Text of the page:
London Block Exchange Set To Go Into Liquidation

February 10, 2020
London Block Exchange Set To Go Into Liquidation February 10, 2020 Kevin Stokes
London Block Exchange

Though the rumours have been circulating for over a year regarding the poor financial health of the London Block Exchange (LBX), analysts did not take those rumours seriously as the company still looked to be going strong.

The company went ahead and changed its name to Dragon Payments Ltd. to show that it was still able to be competitive in the current market.

However, it seemed that there was a grain of truth in those rumors. LBX formally announced last week that it would be liquidated after a winding-up order was filed against the company just this January 31.

Tying Up Loose Ends

This is not a normal shutdown. A winding-up order is only filed when a company is forced to liquidate because it is insolvent. The main body of the liquidation announcement is visible on the LBX main site, with a declaration that Paul Cooper and Paul Appleton of David Rubin & Partners had the job of being Joint Liquidators for the company. This was posted on February 4.

The announcement made it clear that it was the job of the Joint Liquidators and their team to resolve any loose ends from the liquidation. Considering that there were still supposed to be funds in the exchange, this is mostly to pay off any sums owed. The team promises to have an update on what they are planning to do as soon as possible.

Signs of Trouble

The shutdown ends the saga of the company that only opened its doors back in 2017. Before its opening, LBX raised around £2 million from investors. The main idea behind it was to create prepaid cards that would allow people to pay for their purchases with cryptocurrencies. But this was changed in 2018 when the company refocused on becoming a mobile exchange for UK residents.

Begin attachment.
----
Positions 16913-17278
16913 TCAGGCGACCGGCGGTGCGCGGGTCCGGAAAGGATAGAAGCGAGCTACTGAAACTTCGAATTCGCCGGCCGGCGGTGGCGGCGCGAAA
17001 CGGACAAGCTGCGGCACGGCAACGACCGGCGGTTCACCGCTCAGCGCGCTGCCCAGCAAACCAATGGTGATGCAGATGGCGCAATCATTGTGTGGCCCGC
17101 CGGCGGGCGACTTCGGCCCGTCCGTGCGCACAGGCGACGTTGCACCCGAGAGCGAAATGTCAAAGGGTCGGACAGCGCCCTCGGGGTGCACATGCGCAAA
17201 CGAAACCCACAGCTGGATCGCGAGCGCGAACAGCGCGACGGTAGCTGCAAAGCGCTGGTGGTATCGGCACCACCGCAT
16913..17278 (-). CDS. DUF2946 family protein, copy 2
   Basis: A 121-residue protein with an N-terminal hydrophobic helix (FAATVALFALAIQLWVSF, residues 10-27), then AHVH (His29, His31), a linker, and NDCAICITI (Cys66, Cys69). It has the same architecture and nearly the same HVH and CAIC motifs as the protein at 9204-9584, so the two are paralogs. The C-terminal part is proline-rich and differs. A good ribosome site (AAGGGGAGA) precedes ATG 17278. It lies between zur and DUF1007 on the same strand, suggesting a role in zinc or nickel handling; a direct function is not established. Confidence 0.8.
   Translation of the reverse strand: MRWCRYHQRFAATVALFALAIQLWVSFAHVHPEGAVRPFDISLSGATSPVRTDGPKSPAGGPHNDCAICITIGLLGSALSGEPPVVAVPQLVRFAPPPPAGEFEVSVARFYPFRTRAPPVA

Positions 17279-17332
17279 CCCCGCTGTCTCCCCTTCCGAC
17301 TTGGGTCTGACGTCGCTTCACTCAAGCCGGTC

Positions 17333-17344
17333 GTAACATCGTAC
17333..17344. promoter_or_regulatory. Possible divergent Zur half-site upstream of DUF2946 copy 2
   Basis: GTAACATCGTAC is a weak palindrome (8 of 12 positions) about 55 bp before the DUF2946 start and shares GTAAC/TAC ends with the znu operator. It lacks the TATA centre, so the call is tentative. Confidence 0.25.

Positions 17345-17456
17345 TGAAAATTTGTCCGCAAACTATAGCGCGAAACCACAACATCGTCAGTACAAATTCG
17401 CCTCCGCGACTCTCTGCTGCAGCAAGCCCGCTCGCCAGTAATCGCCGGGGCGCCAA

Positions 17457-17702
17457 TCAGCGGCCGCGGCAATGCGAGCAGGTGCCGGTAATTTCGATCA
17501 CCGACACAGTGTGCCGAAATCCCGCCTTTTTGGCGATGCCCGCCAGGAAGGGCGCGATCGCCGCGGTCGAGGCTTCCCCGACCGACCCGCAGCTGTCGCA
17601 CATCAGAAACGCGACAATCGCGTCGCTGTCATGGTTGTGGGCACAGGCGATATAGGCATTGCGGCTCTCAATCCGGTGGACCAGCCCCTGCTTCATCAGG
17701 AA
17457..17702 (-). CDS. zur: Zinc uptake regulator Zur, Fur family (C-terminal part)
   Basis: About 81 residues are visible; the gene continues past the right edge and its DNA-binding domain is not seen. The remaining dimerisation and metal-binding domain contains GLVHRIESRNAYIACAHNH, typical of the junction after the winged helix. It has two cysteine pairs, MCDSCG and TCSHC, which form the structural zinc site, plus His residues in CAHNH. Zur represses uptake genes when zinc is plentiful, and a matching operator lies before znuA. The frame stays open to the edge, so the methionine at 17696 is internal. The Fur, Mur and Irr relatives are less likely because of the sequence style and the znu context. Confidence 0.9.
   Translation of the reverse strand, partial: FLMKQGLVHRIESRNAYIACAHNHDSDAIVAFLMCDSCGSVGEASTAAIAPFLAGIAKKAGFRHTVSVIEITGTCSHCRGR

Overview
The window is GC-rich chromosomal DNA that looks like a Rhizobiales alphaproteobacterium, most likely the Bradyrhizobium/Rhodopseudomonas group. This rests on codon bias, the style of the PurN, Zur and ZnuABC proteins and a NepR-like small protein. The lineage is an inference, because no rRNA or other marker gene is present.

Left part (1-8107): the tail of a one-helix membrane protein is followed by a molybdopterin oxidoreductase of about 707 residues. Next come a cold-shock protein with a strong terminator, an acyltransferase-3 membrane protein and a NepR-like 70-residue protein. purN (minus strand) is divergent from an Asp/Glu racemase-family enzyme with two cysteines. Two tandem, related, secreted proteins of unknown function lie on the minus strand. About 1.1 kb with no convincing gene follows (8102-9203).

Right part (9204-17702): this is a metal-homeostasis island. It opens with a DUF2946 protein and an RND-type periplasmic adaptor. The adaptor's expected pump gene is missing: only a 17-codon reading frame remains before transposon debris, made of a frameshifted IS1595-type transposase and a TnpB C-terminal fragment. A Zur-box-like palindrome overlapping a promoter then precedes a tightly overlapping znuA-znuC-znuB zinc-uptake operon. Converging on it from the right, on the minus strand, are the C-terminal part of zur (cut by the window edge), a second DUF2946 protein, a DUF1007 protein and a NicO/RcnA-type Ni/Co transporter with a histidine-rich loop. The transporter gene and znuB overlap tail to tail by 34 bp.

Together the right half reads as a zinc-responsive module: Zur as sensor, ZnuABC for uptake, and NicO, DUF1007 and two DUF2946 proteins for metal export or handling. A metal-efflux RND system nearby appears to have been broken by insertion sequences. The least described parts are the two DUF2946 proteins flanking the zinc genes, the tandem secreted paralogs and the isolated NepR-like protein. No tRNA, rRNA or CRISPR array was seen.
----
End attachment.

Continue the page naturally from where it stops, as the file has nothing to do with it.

The first sign of trouble for the company was back in January 2019. Two of the company’s three directors decided to bail and left the company in the hands of a sole director. Rumours were already spreading about the state of the company by then. It didn’t help that the law firm Squire Patton Boggs filed a winding-up petition against the exchange in March 2019. It was for £9,900 as service charges that the firm says LBX did not pay.

This was also the same month that Peter McCormack, a popular podcast host, said that the company was insolvent and that the staff had not been paid since December 2018. There were also reports that users of the exchange had a hard time getting back their assets.

Related Articles

FCA Warns Investors To Be Careful About Bogus CFD Firms

The Financial Conduct Authority (FCA) imposed stringent restrictions earlier this year on contracts for difference (CFDs) and CFD like options

Yen Remains Weak as BoJ Remains Dovish

Last week, the Japanese Yen lagged behind other top currencies, which aided to preserve the GBP/JPY exchange rate at the

Saudi Arabia Not Budging on Oil Price

It is looking more and more likely that the world is being given something of an early Christmas present from